How to Manage Your Online Identity with Specto

Every once in a while, a piece of software comes along that really makes you stop and think “That’s so simple, why haven’t we been doing it this way all along?” One such program is Specto, an extraordinarily simple yet amazingly useful desktop utility. As many of you have likely noticed, most modern operating systems rely heavily on notifications. Everything from “Update your Antivirus” and “You’ve got mail” to error reports and sometimes even chat and other messages that pop up from the panel. What Specto does is sift through your online identity for all pending notifications, and pipe them into your panel. It can handle Facebook notifications, email, Wave, Twitter, Reader, RSS, even local system events like watching files and processes for changes. I’ve only recently begun with Specto and I can tell you right now, it will soon be a part of every Linux desktop I own.

Getting Specto

Depending on your Linux distribution, you may already have Specto available in your standard repositories. If not, or if you’d like to use the latest development versions, you can download Specto here.

If you are using Ubuntu Lucid, you can install Specto from the Ubuntu Software Center or simply type in the terminal:

sudo apt-get install specto

Other distros can check out the download page for the Specto Launchpad PPA.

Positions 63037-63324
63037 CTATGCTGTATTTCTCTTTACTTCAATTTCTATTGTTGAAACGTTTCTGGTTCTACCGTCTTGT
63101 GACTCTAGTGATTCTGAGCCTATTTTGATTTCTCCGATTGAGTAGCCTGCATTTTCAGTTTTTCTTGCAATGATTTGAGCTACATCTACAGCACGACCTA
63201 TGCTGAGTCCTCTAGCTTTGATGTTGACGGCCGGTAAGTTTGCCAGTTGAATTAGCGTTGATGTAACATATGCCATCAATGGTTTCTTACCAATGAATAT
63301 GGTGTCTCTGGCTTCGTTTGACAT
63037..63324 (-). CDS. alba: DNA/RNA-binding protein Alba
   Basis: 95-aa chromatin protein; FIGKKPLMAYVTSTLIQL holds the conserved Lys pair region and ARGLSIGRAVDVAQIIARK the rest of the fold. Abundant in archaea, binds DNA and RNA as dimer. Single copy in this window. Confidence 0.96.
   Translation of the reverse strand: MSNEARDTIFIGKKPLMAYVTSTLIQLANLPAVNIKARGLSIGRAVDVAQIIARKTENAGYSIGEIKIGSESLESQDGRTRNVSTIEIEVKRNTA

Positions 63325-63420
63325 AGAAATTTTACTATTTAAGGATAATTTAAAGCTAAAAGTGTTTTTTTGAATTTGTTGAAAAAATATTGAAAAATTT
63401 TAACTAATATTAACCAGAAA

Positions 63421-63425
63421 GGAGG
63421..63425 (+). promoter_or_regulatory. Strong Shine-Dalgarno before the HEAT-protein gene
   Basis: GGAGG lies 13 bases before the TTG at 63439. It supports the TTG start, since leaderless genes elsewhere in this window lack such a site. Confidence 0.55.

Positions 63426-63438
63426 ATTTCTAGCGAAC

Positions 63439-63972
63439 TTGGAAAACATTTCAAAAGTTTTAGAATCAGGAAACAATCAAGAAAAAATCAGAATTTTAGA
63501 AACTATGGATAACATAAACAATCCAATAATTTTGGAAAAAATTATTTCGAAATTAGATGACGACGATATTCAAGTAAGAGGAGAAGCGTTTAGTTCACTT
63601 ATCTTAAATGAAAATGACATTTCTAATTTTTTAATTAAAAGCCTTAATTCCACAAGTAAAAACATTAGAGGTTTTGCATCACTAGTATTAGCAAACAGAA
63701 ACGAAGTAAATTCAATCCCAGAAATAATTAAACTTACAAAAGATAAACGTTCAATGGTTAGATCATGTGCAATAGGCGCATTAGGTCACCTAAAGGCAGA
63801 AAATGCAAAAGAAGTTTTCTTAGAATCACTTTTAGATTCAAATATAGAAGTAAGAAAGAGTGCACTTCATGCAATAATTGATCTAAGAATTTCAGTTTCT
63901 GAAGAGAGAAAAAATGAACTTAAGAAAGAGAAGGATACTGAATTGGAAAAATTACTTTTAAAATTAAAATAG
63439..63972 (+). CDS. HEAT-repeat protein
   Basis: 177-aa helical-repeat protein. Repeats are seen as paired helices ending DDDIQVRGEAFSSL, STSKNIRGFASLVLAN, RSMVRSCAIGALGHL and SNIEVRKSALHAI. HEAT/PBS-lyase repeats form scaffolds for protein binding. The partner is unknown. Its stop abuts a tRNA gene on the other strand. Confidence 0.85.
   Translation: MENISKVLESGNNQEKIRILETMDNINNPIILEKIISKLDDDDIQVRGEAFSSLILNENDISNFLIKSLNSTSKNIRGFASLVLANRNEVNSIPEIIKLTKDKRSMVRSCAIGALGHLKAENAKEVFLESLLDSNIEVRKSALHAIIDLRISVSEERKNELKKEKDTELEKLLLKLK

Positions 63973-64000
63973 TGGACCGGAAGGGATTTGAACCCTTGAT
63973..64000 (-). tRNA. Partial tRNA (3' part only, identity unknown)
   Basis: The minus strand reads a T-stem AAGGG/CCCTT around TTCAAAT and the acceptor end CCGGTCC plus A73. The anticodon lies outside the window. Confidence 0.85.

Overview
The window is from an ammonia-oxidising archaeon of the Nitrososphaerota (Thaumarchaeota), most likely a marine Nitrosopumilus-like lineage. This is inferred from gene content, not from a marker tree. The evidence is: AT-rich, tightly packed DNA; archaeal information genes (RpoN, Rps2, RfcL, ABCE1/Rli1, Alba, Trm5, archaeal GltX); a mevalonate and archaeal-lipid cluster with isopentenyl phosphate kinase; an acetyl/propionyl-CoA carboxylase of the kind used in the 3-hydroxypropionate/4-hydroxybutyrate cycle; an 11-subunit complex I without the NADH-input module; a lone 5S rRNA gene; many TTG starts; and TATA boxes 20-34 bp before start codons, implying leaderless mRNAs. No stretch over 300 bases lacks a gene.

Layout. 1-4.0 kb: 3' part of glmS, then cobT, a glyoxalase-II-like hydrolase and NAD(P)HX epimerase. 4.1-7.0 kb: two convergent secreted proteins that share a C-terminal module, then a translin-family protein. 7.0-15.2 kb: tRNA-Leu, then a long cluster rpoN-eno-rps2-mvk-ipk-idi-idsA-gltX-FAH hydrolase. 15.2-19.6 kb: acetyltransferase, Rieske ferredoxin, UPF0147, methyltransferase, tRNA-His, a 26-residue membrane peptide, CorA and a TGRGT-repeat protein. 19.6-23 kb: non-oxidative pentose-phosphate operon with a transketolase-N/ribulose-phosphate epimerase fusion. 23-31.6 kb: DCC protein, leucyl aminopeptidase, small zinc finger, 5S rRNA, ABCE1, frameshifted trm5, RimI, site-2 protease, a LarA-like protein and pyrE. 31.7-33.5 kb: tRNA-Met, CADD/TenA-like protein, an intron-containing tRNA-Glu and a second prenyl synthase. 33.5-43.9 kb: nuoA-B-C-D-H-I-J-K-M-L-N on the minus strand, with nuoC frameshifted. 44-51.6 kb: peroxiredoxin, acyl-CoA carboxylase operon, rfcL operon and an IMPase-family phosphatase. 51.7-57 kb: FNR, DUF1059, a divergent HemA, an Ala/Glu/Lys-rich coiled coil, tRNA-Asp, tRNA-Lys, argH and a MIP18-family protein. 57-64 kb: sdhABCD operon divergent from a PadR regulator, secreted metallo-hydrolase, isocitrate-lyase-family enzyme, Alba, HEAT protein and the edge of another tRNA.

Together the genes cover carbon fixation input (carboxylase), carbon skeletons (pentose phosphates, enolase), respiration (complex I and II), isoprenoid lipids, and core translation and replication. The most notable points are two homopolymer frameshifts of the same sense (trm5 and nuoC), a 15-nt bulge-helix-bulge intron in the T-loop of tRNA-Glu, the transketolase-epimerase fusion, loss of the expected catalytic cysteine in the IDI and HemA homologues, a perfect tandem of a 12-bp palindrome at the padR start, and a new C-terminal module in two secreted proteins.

Setting Up Internet Services

Once the installation is complete, you can start Specto by running directly from command line or Run box, or by clicking Applications -> Accessories -> Specto from within Gnome.

specto-main

It’s mainly for web services, and includes support for many of the most popular social network and email services. Click Add and you’ll have options as to which service you’d like to add. As an example, we’ll begin by entering a Facebook login to see how Specto handles those types of notifications.

specto-addfb

The Name field can be whatever you wish. It’s not limited by login name or anything like that, it’s only used as an identifier for your sake, in case you have several accounts with the same service, or something of that sort.

specto-fbnotify

It may be tempting to set the interval to something extremely short, but doing that with all your services will just waste your bandwidth and possibly make the site you’re checking a bit annoyed with you. Some may even block access to your account if they feel you’re “hammering” them. For internet-based checks, try to set the timer to AT LEAST a full minute, preferably more. Checks on local files and processes, as described the the following section, can typically be safely set to shorter intervals.

System Notifications

It’s not just web sites that need to be monitored, there’s quite a bit on your average home PC that it would be useful to watch. Specto can keep track of changes to files, folders, ports and processes.

specto-watchfile

This can be EXTREMELY handy for system administrators, who often need to keep a close eye on changes to files and folders. As soon as a watched item is changed in some way, Specto will know it and throw up a notification.

Conclusion

Specto is proof that and application doesn’t need to be flashy and complicated to be great, just simple and functional. With the new notification system and panel applets in recent Ubuntu releases, Specto compliments the existing functionality perfectly to allow for more than the standard system can do on its own. These tools combined provide single point in the Gnome panel to manage communications of all sorts, in a manner so clear and simple it’s a wonder we don’t all use this every day.